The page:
This leads us to examine the eye-brow raising substitutions. Charles N’Zogbia has done less than nothing for Aston Villa. If he were a tradeable stock, he’d be marked ‘Junk’. Expensive £10m ‘Junk’ at that. With annoying predictability N’Zogbia brought absolutely nothing to the party once on the pitch. It truly was a baffling decision to reintroduce a player who has crafted a career largely flattering to deceive, particularly at Aston Villa.
The other puzzler was Andreas Wiemann. Wiemann’s form, or lack of, being the main reason. His appearance, telling you all you need to know about our Plan B, equally brought nothing from the once ‘promising’ Austrian youngster. One suspects that unless he can muster a miraculous turnaround in form, then he’ll be more likely selling Wurst in the German market than starting for Villa.
Is Carles-Gil injured? If so, why include him in the squad? If not, why allow him to sit and watch? Truly a head scratcher. The same applies to Grealish. Whilst lightweight and very much a rookie, he has a creative spark and is an unknown quantity for most opposition. Indeed, why not chance either Gil or Grealish over N’Zogbia? The substitutions worryingly confirm that what exists beyond our starting eleven is extremely limited.
The second half never built to a crescendo, aside from a goal mouth scramble and Newcastle hitting the post, it was a blend of frustration and instantly forgettable dross. Our inability to gain any traction and control games is no doubt of increasing concern to Sherwood.
Irrespective of all this, we are by some miracle still in a position to turn matters around. How? Who knows. We haven’t had a great deal of luck, but the fact that there are other struggling teams on similar points, may just be it. I’m no fan of mathematics, but this is a salvageable situation. We just have to capitalise sooner rather than later.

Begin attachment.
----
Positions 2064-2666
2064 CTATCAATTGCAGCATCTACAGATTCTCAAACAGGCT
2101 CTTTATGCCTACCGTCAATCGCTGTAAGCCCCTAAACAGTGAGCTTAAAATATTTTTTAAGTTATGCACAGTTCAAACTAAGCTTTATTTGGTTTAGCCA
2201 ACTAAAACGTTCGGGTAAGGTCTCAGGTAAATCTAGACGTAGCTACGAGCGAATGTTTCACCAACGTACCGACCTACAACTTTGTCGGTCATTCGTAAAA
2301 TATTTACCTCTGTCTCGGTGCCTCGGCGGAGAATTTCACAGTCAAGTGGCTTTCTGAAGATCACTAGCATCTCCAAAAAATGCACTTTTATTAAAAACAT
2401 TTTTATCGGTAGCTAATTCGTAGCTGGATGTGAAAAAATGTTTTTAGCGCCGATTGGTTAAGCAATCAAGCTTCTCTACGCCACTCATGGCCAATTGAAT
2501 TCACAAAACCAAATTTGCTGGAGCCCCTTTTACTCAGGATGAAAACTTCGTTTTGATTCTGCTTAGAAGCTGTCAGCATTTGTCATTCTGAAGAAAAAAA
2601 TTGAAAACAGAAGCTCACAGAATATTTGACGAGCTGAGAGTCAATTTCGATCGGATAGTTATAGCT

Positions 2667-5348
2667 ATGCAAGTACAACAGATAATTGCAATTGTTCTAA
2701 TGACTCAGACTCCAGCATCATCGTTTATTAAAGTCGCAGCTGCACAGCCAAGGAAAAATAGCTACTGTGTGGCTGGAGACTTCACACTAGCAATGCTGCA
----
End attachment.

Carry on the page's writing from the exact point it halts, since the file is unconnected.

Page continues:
I therefore now prescribe to the school of thought that Villa must go game to game. The FA Cup derby looming with Albion is tantalising, but our league clash this coming Tuesday now takes on the greatest meaning in a long time. One wonders if the gaze of Lerner and Fox might stray to the manager in the opposing dugout over the course of the next two fixtures. We can only guess what might have been.
Tuesday’s league game surely has to be out complete focus and priority. As much as I’d love to see us win the FA Cup, I also enjoy watching us compete in the Premier League. Relegation is an absolute lottery, both in the the probability of a swift promotion or financially. Going down just cannot be an option. Looking a little further ahead, winning on Tuesday looks not just important but a necessity with a challenging April fixture list on the horizon (Man U, Tottenham & Man City). We cannot afford anymore Stoke or Newcastle results.
Ultimately, we must keep our nerve as supporters and back our squad. It’s bad, it may get worse, but we must try whatever we can to inspire the eleven to drag us kicking and screaming from second bottom. Fourth bottom suddenly looks absolutely the best place on planet earth. It’s only a win away.